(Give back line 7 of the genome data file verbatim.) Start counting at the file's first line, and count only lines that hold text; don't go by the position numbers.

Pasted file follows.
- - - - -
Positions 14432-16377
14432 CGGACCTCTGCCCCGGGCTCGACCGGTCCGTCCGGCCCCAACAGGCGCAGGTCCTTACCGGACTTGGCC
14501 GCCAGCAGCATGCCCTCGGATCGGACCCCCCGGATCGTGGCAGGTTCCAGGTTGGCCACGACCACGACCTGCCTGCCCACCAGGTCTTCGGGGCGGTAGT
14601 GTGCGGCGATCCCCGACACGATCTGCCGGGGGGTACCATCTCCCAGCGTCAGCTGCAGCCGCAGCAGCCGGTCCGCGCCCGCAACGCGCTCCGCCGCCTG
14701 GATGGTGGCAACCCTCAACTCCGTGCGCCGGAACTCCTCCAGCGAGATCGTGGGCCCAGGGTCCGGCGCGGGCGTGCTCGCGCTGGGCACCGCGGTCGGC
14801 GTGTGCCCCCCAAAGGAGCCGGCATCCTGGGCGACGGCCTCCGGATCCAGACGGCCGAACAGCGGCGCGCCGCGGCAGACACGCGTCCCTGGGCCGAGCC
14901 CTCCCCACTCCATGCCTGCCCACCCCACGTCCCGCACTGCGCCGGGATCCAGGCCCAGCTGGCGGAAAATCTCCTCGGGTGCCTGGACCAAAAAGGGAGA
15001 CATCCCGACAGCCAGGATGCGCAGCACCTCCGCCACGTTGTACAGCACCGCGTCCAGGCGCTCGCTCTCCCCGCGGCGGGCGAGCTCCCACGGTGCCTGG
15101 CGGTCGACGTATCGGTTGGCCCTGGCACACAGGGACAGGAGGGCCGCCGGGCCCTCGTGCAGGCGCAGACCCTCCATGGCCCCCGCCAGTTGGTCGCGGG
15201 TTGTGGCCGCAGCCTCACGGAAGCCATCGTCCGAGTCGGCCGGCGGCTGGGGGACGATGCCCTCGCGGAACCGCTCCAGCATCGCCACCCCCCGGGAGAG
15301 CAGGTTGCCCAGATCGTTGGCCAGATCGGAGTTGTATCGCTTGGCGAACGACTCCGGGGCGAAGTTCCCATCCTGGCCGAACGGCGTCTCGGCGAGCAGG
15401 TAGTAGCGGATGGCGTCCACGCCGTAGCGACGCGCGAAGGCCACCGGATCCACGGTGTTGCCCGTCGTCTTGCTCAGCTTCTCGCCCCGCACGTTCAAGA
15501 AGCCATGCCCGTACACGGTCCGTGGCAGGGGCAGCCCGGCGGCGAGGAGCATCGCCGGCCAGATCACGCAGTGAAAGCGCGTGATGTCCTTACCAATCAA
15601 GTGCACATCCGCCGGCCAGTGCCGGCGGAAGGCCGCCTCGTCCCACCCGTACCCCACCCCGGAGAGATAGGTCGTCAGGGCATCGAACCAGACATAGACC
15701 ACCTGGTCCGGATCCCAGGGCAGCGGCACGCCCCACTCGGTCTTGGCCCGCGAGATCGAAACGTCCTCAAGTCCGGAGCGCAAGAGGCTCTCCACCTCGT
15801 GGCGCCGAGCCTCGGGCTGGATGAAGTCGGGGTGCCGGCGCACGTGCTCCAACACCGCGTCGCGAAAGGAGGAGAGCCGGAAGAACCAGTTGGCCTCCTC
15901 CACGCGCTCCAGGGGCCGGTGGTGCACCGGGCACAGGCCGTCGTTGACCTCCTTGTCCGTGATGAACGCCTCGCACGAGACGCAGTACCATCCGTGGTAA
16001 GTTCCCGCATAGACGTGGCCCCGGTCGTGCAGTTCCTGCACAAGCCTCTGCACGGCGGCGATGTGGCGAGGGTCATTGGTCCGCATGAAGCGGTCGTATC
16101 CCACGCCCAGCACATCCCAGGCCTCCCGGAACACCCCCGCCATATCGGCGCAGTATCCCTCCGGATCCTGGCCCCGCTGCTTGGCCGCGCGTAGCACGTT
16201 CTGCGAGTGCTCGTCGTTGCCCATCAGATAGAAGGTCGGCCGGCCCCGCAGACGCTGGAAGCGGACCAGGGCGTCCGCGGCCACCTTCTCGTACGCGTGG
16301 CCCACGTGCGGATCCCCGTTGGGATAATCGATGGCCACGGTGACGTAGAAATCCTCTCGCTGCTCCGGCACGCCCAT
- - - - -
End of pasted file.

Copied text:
14901 CTCCCCACTCCATGCCTGCCCACCCCACGTCCCGCACTGCGCCGGGATCCAGGCCCAGCTGGCGGAAAATCTCCTCGGGTGCCTGGACCAAAAAGGGAGA